Field Sobriety Tests

The Field Sobriety Tests offered by the police, or FST’s, are designed for you to fail. Most people can not perform these FST’s perfectly even when they are completely sober. The police are trained to notice the slightest things you do not “perform correctly” and they note it as evidence of intoxication. The three tests most commonly used are:

(1) the Horizontal Gaze Nystagmus test,
(2) the Walk and Turn test, and
(3) the One Legged Stand test.

According to the National Highway Traffic Safety Administration (NHTSA) these tests are only accurate in predicting BAC when:

  • The Tests Are Performed In The Prescribed, Standardized Manner
  • The Standardized Clues Are Used To Assess The Suspects Performance
  • The Standardized Criteria Are Employed To Interpret That Performance

IF ANY ONE OF THE STANDARDIZED FIELD SOBRIETY TEST ELEMENTS IS CHANGED, THEIR VALIDITY IS COMPROMISED! “THE STANDARDIZED FIELD SOBRIETY TESTS ARE NOT AT ALL FLEXIBLE. THEY MUST BE ADMINISTERED EACH TIME, EXACTLY AS OUTLINED IN THIS COURSE”. (2000 NHTSA Standard Field Sobriety Tests Instructor Manual)

  1. The Horizontal Gaze Nystagmus Test (HGN)

    Nystagmus is a natural, normal phenomenon involving the involuntary jerking of the eyes. Alcohol and certain other drugs do not cause nystagmus, but may exaggerate or magnify it. To conduct the test, the officer will hold a pen or a light 12-15 inches from your face and slowly movie it to the left and then right. The officer is checking to see if your eyes follow the item smoothly, at what point “nystagmus” occurs, and how “distinct” the nystagmus is.

    There are at least 38 possible ‘causes’ of nystagmus other than alcohol: problems with the inner ear labyrinth; irrigating the ears with warm or cold water; influenza; streptococcus infection; vertigo; measles; syphilis; arteriosclerosis; Korchaff’s syndrome; brain hemorrhage; epilepsy; hypertension; motion sickness; sunstroke; eye strain; eye muscle fatigue; glaucoma; changes in atmospheric pressure; consumption of excessive amounts of caffeine; excessive exposure to nicotine; aspirin; circadian rhythms; acute head trauma; chronic head trauma; some prescription drugs; tranquilizers; pain medication and anti-convulsant medication; barbiturates; disorders of the vestibular apparatus and brain stem; cerebellum dysfunction; heredity; diet; toxins; exposure to solvents; extreme chilling; eye muscle imbalance; lesions; continuous movement of the visual field past the eyes; and antihistamine use.

    Even when given perfectly, it is only 77% accurate in determining BAC over .10 and even less accurate in determining BAC over .08.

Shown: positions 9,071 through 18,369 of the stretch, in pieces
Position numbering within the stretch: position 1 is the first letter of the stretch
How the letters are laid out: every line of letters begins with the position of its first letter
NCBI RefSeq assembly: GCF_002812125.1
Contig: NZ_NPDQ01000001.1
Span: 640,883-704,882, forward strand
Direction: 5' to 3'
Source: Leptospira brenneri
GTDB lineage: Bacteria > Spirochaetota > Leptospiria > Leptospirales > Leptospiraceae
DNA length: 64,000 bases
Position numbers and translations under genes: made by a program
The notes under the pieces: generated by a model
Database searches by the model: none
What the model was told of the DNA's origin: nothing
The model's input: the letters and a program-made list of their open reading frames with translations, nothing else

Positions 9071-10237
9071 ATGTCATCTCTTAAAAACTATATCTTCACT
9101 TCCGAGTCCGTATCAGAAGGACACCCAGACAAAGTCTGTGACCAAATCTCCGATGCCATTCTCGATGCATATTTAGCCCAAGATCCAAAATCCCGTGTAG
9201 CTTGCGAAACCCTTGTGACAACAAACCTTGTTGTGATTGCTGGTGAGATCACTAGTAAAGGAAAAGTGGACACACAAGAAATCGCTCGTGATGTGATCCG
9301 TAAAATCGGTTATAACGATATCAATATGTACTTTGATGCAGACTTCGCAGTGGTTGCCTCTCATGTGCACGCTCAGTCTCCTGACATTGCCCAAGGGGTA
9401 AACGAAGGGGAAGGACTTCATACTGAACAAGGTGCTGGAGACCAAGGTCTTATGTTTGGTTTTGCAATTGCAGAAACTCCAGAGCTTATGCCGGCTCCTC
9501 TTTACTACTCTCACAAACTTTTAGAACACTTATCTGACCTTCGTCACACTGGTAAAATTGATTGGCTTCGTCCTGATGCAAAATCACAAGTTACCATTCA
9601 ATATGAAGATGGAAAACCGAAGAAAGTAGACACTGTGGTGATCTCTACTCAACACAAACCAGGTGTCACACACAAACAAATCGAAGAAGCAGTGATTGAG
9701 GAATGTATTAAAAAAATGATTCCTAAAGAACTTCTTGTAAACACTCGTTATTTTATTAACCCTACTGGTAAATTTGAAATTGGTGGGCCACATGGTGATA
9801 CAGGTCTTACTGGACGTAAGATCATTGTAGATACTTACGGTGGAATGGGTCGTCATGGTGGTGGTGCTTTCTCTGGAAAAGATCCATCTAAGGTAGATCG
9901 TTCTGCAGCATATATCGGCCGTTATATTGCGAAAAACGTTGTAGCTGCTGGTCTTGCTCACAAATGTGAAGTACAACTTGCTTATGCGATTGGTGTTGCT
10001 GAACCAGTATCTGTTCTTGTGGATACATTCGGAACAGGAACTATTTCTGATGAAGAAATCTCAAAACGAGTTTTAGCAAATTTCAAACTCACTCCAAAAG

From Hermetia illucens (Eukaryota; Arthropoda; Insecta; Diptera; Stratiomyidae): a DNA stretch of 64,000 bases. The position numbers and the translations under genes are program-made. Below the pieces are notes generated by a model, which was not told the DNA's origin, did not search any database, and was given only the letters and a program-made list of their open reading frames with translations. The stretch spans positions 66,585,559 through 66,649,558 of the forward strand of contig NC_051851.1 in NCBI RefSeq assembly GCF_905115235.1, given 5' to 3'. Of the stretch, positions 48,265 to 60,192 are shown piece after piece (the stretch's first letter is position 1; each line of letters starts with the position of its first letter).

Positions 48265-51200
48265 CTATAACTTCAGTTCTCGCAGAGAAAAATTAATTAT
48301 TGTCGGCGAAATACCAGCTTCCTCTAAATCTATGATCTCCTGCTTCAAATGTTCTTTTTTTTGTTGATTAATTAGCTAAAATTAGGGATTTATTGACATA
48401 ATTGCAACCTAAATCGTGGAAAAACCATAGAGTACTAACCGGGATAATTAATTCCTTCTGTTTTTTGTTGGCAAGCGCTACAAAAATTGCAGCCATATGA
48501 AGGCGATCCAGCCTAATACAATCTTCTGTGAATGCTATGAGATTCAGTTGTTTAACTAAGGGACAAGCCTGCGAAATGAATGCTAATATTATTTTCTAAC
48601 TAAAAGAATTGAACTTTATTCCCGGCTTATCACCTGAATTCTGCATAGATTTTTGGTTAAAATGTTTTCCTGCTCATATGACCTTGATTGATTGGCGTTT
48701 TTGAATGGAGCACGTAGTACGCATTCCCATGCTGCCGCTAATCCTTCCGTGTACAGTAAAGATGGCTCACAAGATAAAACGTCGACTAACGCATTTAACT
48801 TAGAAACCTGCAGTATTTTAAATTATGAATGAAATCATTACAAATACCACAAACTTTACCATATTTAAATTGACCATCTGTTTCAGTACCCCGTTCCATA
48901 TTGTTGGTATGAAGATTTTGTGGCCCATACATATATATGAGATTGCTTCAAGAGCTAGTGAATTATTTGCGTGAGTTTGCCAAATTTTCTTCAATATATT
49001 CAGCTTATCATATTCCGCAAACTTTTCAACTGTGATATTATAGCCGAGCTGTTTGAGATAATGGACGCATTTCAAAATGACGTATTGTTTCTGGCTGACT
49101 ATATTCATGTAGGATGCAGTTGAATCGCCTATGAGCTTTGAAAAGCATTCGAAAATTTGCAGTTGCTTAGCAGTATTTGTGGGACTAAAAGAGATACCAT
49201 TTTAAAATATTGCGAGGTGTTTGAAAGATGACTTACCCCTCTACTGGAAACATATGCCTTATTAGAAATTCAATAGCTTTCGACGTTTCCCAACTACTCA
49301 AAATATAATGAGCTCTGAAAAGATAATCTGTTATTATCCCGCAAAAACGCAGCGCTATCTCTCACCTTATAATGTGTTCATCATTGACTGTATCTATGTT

2. The Walk and Turn Test

    This test is even less accurate in determining BAC over .08 than the HGN test. The following are the NHTSA standardized clues which may indicate intoxication on the Walk-and-Turn Test:

    • Cannot keep balance while listening to instructions. Record this clue only if the suspect does not maintain the heel-to-toe position throughout the instructions. The feet must actually break apart. Don’t record this clue if the suspect merely sways or uses arm for balance.
    • Starts before instructions are finished. Record this clue if the suspect starts after being told not to start walking ‘until I tell you to begin’.
    • Stops while walking. The suspect pauses for several seconds. Do not record if the suspect is merely walking slowly.
    • Does not touch heel-to-toe. Record this clue if there is more than one-half inch of space between the heel and toe on any step.
    • Steps off the line. The suspect steps so that one foot is entirely off the line.
    • Uses arms to balance. The suspect raises one or both arms more than 6 inches from the sides in order to maintain balance.
    • Improper Turn. The suspect removes the front foot from the line while turning. Also record this clue if the suspect has not followed directions as demonstrated, i.e. spins or pivots around.
    • Incorrect Number of Steps. Record this clue if the suspects take more or fewer than nine steps in either direction.


    Two or more clues correctly classify 68% of the suspects as having a BAC of 0.10 or above.

    The Walk-and-Turn Test requires the test be performed on a line that the suspect can see, and should be performed on a dry, hard, level, non-slippery surface. If it is not performed on this type of surface, the results may be invalid. Research indicates persons with back, leg, middle ear problems, persons 50 pounds or greater overweight, and those over 65 years of age; have difficulty performing the test correctly.

  3. One Legged Stand Test

    Of the three tests, this is the least reliable in determining BAC content. When performing this test, the officer looks for the following clues:

    • The suspect sways while balancing. This refers to the side-to-side or back-and-forth motion while the suspect maintains the one-leg stand position.
    • Uses arms for balance. Suspect moves arms 6 or more inches from the side of the body to keep balance.
    • Hopping. Suspect is able to keep one foot off the ground, but resorts to hopping in order to maintain balance.
    • Puts foot down. The suspect is not able to maintain the one-leg stand position, putting the foot down one or more times during the 30-second count.”


    If the suspect scores two or more clues, research indicates that officers accurately classify 65% of the people tested. Again, these tests must be performed under strict conditions.

    Officers must remain relatively motionless and observe the suspect from a safe distance so as to not interfere.

    Again, the surface must be level, dry, and a non-slippery surface. Persons 65 years of age, 50 pounds or more overweight, and those with leg, back and middle ear problems will have difficulty performing the test. Adequate lighting is also required as in total darkness; the One-Leg Stand is difficult even for sober people.